Linear Vegetation Patterns in Subalpine Forests.
Papers from the Annual Meeting of the Association of American Geographers - 2009
The study of vegetation pattern can yield valuable insight into interactions between vegetation and the environment. These interactions often involve positive feedback wherein biological, atmospheric, or geomorphic processes are amplified, resulting in abrupt vegetation boundaries, rapid changes, and/or thresholds in system behavior. Many relatively linear vegetation patterns have been described in subalpine forests, including "ribbon forests," "krummholz islands," "hedges," "fingers," and "fir waves." In this paper I review research on these phenomena, including an assessment of their distribution, the combinations of environment and species that produce them, and the implications of their existence for using vegetation boundaries as indicators of climate change.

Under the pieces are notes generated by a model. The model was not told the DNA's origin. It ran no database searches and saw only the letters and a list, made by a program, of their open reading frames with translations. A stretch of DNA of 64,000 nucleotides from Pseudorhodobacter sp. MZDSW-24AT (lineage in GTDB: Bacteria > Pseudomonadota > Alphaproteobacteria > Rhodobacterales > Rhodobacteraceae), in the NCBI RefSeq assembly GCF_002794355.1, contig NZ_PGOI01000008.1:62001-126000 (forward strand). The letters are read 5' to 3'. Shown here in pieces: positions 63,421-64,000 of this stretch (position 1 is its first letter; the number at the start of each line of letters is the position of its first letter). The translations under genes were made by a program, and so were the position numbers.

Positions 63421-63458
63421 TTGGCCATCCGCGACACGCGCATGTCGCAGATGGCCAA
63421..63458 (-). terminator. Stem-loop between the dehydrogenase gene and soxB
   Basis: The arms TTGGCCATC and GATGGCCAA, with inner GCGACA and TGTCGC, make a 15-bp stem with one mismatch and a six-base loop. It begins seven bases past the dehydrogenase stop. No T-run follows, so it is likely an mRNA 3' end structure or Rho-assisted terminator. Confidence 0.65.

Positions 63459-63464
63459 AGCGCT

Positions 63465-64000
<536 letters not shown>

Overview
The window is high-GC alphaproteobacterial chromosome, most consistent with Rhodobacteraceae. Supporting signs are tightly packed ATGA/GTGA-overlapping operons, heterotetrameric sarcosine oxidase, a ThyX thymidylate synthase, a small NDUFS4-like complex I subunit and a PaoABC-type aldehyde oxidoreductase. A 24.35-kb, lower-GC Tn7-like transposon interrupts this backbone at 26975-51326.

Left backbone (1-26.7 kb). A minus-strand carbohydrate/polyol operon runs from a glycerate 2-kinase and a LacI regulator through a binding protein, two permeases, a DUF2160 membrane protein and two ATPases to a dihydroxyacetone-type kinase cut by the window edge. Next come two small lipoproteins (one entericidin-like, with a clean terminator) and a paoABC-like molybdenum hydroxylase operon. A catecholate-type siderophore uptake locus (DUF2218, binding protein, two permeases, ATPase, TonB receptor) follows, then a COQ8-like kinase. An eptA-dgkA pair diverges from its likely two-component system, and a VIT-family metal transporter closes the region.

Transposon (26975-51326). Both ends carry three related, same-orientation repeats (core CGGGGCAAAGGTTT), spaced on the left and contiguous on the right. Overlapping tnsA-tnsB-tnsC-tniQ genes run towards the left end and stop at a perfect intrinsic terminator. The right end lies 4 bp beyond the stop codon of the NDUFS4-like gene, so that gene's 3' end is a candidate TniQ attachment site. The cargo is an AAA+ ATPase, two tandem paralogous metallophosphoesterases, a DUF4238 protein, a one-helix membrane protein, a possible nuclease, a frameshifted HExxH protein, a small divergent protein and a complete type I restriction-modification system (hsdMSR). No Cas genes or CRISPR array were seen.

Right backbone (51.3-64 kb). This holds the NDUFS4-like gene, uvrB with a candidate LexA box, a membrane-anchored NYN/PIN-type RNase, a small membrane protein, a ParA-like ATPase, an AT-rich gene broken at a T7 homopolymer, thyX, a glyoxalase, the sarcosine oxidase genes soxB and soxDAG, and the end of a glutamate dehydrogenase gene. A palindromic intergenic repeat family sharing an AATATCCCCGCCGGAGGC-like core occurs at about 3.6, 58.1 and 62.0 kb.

Published Article/Book Citation
Papers from the Annual Meeting of the Association of American Geographers - 2009, Knoxville, TN.
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